Challenge of the Sanremo Rally
On any asphalt rally, the uncertainties of the weather can create major difficulties in tyre selection. Trying to drive 300bhp rally cars fitted with dry weather rubber in heavy rain is a task similar to trying to handle a wet bar of soap. So advance information of the conditions high up the mountains above Sanremo will be vital for drivers and Pirelli tyre engineers trying to make decisions on the coast at the Imperia service park.
To be sure of the most up to date information the team will use the services of three expert weather crews, who place themselves in strategic positions in the mountain stages to relay details back to the service area. From their location, the crews will gather data, including rainfall, wind strength and direction, temperature and road conditions, all relayed to the team by coded radio transmission.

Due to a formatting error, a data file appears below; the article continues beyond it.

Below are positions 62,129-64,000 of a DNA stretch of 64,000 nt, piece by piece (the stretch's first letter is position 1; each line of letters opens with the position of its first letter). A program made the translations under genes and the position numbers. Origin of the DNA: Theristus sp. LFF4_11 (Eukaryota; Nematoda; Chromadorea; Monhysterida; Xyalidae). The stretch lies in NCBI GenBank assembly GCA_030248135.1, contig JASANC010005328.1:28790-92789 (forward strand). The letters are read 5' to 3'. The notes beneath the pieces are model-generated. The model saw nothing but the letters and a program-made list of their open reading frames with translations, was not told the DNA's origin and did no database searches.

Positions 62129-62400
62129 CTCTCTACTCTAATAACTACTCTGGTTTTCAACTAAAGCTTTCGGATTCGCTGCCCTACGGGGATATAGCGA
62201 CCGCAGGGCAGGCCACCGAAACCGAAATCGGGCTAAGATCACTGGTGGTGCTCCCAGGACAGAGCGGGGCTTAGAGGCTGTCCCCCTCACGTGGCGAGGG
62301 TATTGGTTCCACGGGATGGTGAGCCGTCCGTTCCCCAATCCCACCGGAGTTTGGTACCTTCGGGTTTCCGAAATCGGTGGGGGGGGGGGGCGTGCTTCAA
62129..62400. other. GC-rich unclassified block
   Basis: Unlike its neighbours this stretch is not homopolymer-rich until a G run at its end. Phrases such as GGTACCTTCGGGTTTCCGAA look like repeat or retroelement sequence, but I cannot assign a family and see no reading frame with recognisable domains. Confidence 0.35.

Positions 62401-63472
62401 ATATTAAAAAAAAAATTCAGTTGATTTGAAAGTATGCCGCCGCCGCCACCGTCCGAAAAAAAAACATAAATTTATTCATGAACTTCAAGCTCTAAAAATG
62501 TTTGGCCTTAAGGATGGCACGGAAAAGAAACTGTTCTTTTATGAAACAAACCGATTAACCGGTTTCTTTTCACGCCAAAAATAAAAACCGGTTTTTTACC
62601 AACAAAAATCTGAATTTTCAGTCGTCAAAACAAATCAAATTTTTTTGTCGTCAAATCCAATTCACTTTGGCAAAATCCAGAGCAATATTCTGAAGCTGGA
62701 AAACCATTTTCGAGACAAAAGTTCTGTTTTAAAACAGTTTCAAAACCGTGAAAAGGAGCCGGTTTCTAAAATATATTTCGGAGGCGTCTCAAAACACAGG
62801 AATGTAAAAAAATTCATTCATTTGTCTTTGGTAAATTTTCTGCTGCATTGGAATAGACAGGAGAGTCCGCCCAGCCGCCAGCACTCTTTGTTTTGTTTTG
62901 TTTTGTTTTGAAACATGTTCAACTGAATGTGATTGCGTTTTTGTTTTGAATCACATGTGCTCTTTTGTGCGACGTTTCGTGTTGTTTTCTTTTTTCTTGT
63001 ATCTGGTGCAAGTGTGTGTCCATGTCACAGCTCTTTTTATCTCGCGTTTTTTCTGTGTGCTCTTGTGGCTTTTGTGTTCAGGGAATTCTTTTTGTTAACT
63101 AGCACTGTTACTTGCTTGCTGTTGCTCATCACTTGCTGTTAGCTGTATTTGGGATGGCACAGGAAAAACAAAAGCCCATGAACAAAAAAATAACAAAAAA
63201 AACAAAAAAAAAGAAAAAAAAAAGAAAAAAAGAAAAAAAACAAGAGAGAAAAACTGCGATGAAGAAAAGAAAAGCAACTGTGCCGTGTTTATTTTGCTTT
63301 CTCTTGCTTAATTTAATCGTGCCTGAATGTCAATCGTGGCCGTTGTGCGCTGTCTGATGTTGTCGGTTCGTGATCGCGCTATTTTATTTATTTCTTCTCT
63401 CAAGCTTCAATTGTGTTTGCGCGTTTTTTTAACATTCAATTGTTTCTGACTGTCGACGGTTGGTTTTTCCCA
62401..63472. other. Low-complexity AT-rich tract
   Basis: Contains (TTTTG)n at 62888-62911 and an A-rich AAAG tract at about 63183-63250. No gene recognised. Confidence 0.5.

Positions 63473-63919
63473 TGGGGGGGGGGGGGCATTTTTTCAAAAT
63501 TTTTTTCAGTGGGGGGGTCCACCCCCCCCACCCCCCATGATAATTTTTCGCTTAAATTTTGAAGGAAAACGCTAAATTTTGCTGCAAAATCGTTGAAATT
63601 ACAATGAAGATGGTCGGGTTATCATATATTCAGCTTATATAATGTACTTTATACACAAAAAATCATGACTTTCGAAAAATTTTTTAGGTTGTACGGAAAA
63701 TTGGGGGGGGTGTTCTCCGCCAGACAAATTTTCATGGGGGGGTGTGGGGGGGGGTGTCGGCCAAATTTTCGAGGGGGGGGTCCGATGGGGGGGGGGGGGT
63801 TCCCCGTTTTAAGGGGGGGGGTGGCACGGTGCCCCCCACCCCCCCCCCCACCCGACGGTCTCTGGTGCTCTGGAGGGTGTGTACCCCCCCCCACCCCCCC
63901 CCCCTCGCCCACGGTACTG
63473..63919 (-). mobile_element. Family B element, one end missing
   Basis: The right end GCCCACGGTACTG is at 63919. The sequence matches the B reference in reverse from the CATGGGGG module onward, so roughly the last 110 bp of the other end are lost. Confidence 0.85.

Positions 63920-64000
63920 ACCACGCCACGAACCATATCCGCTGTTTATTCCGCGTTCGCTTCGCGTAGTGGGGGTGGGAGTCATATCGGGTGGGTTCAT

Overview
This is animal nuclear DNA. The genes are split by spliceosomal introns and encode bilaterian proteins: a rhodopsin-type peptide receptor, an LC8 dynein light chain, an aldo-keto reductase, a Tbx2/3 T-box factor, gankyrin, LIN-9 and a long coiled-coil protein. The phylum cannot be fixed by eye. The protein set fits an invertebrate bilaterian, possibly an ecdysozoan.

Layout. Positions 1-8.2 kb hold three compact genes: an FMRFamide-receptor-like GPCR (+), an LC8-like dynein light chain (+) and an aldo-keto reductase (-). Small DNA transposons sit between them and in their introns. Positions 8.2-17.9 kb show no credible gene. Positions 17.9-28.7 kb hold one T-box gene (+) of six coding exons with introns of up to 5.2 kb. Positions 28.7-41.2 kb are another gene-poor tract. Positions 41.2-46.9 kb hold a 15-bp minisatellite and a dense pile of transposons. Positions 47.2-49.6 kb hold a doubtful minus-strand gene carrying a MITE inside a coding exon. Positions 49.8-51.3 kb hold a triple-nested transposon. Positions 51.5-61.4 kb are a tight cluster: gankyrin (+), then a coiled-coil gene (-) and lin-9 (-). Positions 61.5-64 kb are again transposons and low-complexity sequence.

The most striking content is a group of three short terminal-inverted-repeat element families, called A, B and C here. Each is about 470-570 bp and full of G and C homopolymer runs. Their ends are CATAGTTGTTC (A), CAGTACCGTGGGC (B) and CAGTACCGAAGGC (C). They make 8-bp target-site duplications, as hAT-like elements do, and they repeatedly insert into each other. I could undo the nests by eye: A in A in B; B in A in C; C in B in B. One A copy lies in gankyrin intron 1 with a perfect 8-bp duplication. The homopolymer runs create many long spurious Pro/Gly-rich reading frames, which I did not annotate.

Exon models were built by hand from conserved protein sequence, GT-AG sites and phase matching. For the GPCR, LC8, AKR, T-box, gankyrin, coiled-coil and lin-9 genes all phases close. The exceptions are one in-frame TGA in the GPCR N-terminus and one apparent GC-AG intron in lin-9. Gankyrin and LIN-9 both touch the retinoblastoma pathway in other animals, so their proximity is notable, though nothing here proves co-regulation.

This allows informed decisions to be made as to what tyres will be best suited for stages that may not start for another two hours. During that time conditions in the mountains can be the exact opposite to those in the relative calm by the coast.
The route has undergone major changes following crowd congestion in the hills behind Sanremo last year. The service park has been switched from Sanremo to Imperia and the rally features some stages not used since the 1970s. However the ambitious plan to run a 43km stage encompassing the classics stages at Colla di Langan and the Passo di Teglia have been scrapped due to roadworks. They will now be split into two stages with a short link section in the middle. After a ceremonial start in Sanremo on Thursday evening the rally is based entirely in the mountains above the town. There are 386.86km of competition in a route of 1426.59km before the finish back in Sanremo on Sunday afternoon. The second leg is the longest of the three with 142.01km of stages.